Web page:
Ellen Ryan's cancer has not just pulled her down but along with her, her families too have to face the load of the illness. The cancer of the bone, brain and breast has taken its toll on Ellen who is finding it difficult to bear the physical and mental pain of the illness. Her family could seem to do nothing to ease the pain. It was then the family got help from unexpected quarters- the palliative care team at Dartmouth Hitchcock Medical Center.
A doctor at the center specialized in this field arranged a meeting with the patient and family. With the help of the palliative workers Ellen could cope with the turmoil in her life.
Palliative care specializes in the relief of the pain, symptoms and stress of the person seriously ill. It is also to check and relieve suffering and provide a better quality of life to the patients and their family. This palliative care goes on simultaneously with treatment to cure the illness.
The care for each patient is different as Palliative care is not a one-size-fits-all approach. Each patient has a different response to the treatment given to him, so it has to be customized to the individual needs of the patient.
It helps the patient overcome the symptoms, pain, loss of appetite, fatigue, constipation, sleeping difficulty etc. Helps the patient gain strength to carry on his daily life. The care is beneficial to the family of the patient too. Gives them ample support and help them take medical decisions and choose treatments.
This little-known field of palliative medicine is growing quite rapidly. It began on the periphery of medicine in small community hospitals but now has gained much respect from doctors and patients alike. Eduardo Bruera, chairman of palliative care and rehabilitation medicine at Houston's M.D. Anderson Cancer Center opines on the matter.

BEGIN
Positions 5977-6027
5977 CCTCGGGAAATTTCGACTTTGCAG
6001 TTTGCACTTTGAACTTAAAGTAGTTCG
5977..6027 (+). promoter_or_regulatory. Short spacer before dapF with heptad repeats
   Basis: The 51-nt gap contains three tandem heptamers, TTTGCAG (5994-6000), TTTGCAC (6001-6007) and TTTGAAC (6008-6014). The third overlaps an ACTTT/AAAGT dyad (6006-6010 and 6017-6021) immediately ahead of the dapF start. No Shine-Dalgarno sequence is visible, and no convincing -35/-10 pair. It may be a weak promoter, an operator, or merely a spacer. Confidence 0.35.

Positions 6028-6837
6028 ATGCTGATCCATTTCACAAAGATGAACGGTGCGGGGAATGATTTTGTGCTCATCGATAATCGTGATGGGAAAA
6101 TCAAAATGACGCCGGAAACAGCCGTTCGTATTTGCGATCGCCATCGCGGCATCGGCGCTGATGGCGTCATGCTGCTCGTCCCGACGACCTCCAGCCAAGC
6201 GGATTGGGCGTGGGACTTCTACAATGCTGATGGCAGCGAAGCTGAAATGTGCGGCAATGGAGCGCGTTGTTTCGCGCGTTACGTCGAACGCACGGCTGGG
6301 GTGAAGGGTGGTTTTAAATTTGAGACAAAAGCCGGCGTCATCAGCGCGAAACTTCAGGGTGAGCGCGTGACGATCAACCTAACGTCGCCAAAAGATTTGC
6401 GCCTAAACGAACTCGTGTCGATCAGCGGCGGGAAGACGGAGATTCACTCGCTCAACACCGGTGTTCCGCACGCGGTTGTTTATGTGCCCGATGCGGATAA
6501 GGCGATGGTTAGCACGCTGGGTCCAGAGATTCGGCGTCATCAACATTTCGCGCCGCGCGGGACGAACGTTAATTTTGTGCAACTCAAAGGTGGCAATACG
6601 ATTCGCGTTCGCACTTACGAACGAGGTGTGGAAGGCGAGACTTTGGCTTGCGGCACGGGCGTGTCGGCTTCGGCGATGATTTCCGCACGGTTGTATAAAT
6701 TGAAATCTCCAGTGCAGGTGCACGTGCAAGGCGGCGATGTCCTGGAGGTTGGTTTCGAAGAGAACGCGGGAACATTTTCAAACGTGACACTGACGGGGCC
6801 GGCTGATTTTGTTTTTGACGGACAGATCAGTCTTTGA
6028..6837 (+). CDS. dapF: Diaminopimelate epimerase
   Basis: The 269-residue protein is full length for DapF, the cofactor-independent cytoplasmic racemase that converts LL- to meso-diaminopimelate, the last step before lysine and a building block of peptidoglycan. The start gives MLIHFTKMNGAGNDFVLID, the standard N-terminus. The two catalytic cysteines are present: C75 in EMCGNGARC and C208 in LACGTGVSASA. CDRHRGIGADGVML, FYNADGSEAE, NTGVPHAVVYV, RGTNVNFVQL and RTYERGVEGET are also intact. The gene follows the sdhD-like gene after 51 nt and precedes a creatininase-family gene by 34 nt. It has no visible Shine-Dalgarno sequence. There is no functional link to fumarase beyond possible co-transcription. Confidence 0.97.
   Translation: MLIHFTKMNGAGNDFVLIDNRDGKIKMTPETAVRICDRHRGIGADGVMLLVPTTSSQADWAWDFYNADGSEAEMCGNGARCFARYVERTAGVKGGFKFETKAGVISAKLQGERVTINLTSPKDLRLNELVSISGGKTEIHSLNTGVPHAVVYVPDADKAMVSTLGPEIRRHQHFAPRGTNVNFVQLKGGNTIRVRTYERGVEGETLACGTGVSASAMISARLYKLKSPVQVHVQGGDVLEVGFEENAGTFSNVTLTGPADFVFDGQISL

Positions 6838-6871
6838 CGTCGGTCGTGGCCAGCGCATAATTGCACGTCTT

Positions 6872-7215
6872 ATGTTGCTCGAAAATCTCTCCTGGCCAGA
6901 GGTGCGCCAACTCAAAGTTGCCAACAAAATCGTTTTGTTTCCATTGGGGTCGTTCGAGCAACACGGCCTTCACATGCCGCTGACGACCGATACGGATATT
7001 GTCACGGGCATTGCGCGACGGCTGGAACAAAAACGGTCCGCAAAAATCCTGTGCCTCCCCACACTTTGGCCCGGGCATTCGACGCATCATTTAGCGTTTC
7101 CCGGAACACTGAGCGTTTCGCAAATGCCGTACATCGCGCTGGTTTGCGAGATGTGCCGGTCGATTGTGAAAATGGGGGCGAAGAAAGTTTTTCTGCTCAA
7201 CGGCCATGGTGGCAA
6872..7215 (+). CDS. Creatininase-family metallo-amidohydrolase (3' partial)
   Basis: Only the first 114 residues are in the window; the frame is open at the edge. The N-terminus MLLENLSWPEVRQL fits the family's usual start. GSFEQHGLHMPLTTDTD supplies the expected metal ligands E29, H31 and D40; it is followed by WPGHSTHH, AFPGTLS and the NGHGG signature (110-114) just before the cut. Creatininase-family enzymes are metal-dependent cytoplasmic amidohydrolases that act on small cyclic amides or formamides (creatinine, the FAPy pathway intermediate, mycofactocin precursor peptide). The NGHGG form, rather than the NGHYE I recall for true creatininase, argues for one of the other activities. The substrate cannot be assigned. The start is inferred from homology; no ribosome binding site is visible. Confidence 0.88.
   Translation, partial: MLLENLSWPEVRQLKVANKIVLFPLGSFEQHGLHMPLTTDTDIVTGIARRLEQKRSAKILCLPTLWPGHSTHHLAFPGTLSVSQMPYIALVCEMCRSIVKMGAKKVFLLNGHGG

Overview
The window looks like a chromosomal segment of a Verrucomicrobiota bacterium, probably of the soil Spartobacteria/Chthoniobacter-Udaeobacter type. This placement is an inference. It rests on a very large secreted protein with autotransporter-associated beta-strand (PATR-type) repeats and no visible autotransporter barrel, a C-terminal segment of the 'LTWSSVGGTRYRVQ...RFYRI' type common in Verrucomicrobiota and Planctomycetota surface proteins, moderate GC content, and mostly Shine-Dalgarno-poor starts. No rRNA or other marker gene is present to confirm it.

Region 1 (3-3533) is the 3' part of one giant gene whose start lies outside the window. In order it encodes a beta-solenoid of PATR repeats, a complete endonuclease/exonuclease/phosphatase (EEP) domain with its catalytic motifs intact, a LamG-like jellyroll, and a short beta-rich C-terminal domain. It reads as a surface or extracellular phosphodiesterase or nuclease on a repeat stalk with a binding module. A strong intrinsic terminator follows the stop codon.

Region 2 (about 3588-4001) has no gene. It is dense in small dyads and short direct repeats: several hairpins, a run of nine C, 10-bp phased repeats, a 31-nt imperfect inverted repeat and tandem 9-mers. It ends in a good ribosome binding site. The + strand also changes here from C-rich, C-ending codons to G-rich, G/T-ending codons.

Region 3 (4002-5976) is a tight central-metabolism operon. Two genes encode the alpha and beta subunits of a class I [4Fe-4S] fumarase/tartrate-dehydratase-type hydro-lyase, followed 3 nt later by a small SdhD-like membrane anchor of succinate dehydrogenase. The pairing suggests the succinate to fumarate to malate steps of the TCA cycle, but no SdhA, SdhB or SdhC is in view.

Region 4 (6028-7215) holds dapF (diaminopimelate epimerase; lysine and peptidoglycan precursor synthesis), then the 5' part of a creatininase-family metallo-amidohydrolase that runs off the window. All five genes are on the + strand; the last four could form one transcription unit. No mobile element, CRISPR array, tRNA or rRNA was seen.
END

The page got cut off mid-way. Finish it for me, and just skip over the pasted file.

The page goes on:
Almost 30% of the hospitals now offer this care, showing almost a double growth since 2000. This growing popularity has prompted The American Board of Medical Specialties to conduct the first board exam in palliative care.
Palliative care addresses two related problems for cancer patients: poor coordination in the health care system and the heavy burden faced by caregivers. Patrick Coyne says palliative care is one of the few areas of medicine practiced as a team. Coyne, clinical director of palliative care at Virginia Commonwealth University's Massey Cancer Center in Richmond, says teams typically include doctors, nurses, psychologists, social workers, chaplains, dietitians, and physical and occupational therapists. They meet several times a week, developing a coordinated care plan based on the results of "goal-setting" meetings. His team recently spent nine hours teaching a father how to care for his daughter's feeding tube and tracheotomy. They found a child psychologist to counsel a teenager distraught over his father's impending death. Coyne's staff connects patients to community resources such as Meals on Wheels. They may even make follow-up phone calls to grieving families after a patient's death.
This field has become important as more and more people seemed to be diagnosed with chronic illness. Unlike hospice, which is given to patients in the last six months of their life palliative care can go on for many years and is given along with the treatment.
A recent study has found that this care trims the hospital expense to a considerable amount.
As rightly put "It's like an ICU for suffering."